The disaster scenario would be entirely on-brand for the Clippers, Kawhi Leonard abandoning them and leaving behind a broken-down version Paul George on a maximum-level contract. The jokes would write themselves, as they have for the majority of the Clippers’ 50-year existence.
The Clippers signed George to a four-year extension on Thursday, with president of basketball operations Lawrence Frank describing the deal as “a really significant moment for the franchise.” Except George’s contract is but a precursor to what could truly be a transformative deal in another eight months or so: Leonard’s.
Leonard’s anticipated free agency after the upcoming season will serve as the ultimate referendum on the franchise.
Are they still the same Clippers of old? Or did the arrivals of Leonard and George last offseason really mark the start of a new era?
Whatever Leonard has or hasn’t told them, George’s deal represents a gargantuan leap of faith, as there’s nothing the Clippers can do at this point to safeguard against the Leonard’s possible departure.
George was entering the third year of a deal he originally signed with the Oklahoma City Thunder, which made him eligible for an extension. Leonard is starting the second year of his contract with the Clippers, which makes him ineligible.
In other words, they couldn’t extract any guarantees from Leonard before extending George’s deal. But if they didn’t offer George a new deal, they were in danger of sending the wrong message to Leonard, who was the driving force behind his acquisition.
There’s plenty of downside to George’s contract, as it only makes sense for the Clippers if they manage to re-sign Leonard. On his own, George isn’t a maximum-contract player.
George is 30 with a history of major injuries.
When Leonard and George were on the court together last season, the Clippers were 13 points per 100 possessions better than their opponents, according to the Elias Sports Bureau. When Leonard played without George, that figure was 11.4 points. The number dropped to 0.4 points when George played without Leonard.
George has shot 25% or worse in nine postseason games, the third-most of any player in the shot-clock era.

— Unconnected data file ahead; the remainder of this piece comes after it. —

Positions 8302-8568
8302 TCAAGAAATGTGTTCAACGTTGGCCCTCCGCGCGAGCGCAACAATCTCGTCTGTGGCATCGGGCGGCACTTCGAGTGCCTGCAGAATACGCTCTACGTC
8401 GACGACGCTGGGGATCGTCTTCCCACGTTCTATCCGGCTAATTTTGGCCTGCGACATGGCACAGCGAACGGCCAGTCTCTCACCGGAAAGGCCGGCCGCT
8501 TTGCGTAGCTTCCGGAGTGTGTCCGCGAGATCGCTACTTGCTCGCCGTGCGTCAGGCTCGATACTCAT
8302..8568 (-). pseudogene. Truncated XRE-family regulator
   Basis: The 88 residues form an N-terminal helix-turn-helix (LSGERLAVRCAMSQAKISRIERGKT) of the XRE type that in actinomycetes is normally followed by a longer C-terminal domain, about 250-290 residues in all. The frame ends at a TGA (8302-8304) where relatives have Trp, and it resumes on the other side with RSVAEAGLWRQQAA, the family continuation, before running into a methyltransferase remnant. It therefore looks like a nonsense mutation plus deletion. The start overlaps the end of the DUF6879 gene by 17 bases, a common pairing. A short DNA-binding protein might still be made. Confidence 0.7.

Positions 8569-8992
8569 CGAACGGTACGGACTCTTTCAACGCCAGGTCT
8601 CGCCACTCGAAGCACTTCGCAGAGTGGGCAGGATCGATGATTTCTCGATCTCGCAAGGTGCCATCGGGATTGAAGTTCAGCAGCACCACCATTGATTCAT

In a loss to the Denver Nuggets in Game 7 of the Western Conference semifinals, George committed five turnovers while making only four baskets. He was 0-for-6 shooting in the fourth quarter.
Leonard has to be a part of the package. The Clippers essentially wagered $226 million they can convince him to be. They are betting on new coach Tyronn Lue. And they are betting on George, whom Frank called “a partner.”
George was the key to the Clippers winning the free-agent sweepstakes for Leonard last year. He could also be the key to retaining him next year.
As widely as George is mocked for making regrettable statements, he knows the right things to say when put on the spot.
Asked on a video conference call what he owed the Clippers for their investment in him, he replied, “I owe ‘em a championship.”
And while he said he wouldn’t put “a gun to Kawhi,” George later acknowledged he has a responsibility to make sure Leonard remains a Clipper.
“The responsibility is to make him feel like the way I felt when I came into my extension,” George said. “I knew where I wanted to be. I knew who I wanted to play with. That’s my responsibility to go into the season.
“Again, it’s Kawhi’s decision. I’m a grown man. If he decides to go elsewhere, that’s a decision that I’ll be happy for him. But my hoping and my responsibility, what I would love, is to play with him for the rest of my contract or the rest of his contract. I guess I have to work on that when it comes to his time.”
Earlier in the day, Showtime released the episode of the “All the Smoke” podcast on which George appeared.
On the podcast, George said it was Leonard who informed him last year that a trade to the Clippers from the Thunder was possible. Leonard was a free agent and had told the Clippers he would sign with them if they could acquire George.
At one point, George said, “me and (Leonard) was on the clock, on the hourly clock, like, ‘Yo, what they saying on that side? They saying this on my side.’ So we were just hip to hip with what was going on. Everybody my side, his side, working together to where, ultimately, man, we was able to pull it off.”
With the two players working in concert, it’s almost certainly no accident that Leonard structured his contract the way he did, in which he wouldn’t have to decide about his long-term future until after they showed him how they treated George.
The question now is whether Leonard still feels about George the way he did a year ago. Or, if he doesn’t, whether George can make him feel like that again.
This story originally appeared in Los Angeles Times.